I wouldn’t blame you, even after doing some of your own research, if you have no idea what BitConnect is. In this post, I’m going to delve in and provide some clarity about what BitConnect is all about (as impartially as possible). I’ll then outline afterwards why I have not invested anything into the BitConnect platform (which isn’t impartial, at all).
BitConnect (BCC) is a cryptocurrency which launched on 15th November 2016 which is owned and operated by Ken Fitzsimmons in the UK. This is likely someone who just stands in, providing anonymity, for the real people behind the company. Recently (September 2017) other company entities have appeared in UK company records.
It has the 12th largest market capitalisation of all cryptocurrencies which are currently available, standing at $938,943,132 ($136.22 per coin) at the time of writing.
If you cut through the bullshit, BitConnect is all about lending your money out to a trading bot which takes advantage of Bitcoin’s volatility to generate returns of between 0.5% and 1% daily on most days (0.89%, on average, over the last 6 months). To put this in perspective, if you invested $1010 in BitConnect and had a 0.99% (including the .1% bonus) daily interest rate, you’d have a return of 236.61% – which equates to £2389.76 in profit – once your lock-in period of 239 days ended. Holy fuck. Who wouldn’t be drawn in by that?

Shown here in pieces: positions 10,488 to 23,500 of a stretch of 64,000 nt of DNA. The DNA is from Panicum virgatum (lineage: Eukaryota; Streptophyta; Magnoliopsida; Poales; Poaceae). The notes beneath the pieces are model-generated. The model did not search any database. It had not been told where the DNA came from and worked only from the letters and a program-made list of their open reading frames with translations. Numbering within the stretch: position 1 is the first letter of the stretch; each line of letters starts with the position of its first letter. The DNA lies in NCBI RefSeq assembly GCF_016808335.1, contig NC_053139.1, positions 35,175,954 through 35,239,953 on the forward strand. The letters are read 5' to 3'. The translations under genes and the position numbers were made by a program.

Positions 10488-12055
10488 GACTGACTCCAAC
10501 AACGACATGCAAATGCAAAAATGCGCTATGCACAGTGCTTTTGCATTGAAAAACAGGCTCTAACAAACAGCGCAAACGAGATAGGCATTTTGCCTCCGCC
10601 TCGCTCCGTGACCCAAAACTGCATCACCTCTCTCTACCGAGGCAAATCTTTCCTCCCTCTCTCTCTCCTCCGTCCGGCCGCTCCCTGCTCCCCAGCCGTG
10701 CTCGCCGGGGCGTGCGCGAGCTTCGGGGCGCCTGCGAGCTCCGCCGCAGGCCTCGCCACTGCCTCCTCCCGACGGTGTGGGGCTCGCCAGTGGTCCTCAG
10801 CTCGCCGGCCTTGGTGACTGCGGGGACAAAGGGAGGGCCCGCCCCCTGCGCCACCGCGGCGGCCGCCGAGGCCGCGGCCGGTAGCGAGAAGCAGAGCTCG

Interest is accrued daily and deposited into your BitConnect account every 24 hours. These returns are immediately accessible and can be re-invested or withdrawn (0.005 BTC minimum withdrawal). This means that your accrued interest payments should cover your initial capital investment after about 100 days – regardless of how much you invest.
The roadmap ends in November 2017. In October (this month), we should expect the smart card and music video album (what?) launch.
There appears to be a very small (looks unofficial) Reddit community here. They have a Twitter feed here, but they don’t seem to use it to engage with the community – just for putting out general cryptocurrency news.
“Should I invest into BitConnect?”
Despite opening an account to understand the BitConnect platform more, I’ve invested absolutely nothing into it. Why? In my opinion, there are red flags everywhere which are screaming to stay away. Things such as:
- There’s no proof (e.g., raw trade history) that the trading bot, which BitConnect is based around, actually exists.
- It promises guaranteed returns on investment.
- Funds invested are tied up for between 120 and 299 days.
- The growth of platform appears to be driven by their affiliate program.
- Website and advertising (e.g., video) are ambiguous.